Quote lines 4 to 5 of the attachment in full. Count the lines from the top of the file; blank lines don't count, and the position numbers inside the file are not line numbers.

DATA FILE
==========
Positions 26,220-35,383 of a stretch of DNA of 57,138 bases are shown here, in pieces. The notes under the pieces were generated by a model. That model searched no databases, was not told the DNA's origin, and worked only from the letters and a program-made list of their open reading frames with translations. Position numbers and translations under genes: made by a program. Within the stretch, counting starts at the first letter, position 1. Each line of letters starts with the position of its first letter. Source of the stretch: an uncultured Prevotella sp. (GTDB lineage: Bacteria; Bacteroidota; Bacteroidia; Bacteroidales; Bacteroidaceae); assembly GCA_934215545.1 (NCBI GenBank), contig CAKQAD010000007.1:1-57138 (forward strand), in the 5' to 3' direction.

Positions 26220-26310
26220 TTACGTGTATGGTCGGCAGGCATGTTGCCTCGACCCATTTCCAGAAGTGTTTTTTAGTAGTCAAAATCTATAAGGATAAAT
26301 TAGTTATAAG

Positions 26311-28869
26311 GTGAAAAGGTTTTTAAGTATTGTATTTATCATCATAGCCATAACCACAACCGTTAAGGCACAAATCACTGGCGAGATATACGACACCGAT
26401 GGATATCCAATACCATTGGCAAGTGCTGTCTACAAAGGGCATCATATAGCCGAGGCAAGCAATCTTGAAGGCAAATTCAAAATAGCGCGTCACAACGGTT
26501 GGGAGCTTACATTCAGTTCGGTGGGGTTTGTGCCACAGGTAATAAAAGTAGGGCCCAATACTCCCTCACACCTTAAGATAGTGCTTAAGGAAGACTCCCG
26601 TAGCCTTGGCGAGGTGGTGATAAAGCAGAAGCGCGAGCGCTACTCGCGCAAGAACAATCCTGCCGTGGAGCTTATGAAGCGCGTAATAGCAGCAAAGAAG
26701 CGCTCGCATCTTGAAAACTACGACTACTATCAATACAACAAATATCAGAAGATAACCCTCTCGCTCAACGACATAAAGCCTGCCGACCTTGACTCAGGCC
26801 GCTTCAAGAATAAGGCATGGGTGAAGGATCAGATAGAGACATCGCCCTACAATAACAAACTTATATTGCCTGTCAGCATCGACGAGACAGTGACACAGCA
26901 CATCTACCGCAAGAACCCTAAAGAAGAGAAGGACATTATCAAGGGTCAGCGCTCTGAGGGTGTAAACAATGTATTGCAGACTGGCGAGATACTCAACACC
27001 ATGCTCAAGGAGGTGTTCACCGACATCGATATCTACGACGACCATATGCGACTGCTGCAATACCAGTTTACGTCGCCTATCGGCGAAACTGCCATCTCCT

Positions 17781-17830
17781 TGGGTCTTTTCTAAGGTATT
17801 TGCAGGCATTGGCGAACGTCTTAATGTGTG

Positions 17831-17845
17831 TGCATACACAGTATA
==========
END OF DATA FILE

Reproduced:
26301 TAGTTATAAG

Positions 26311-28869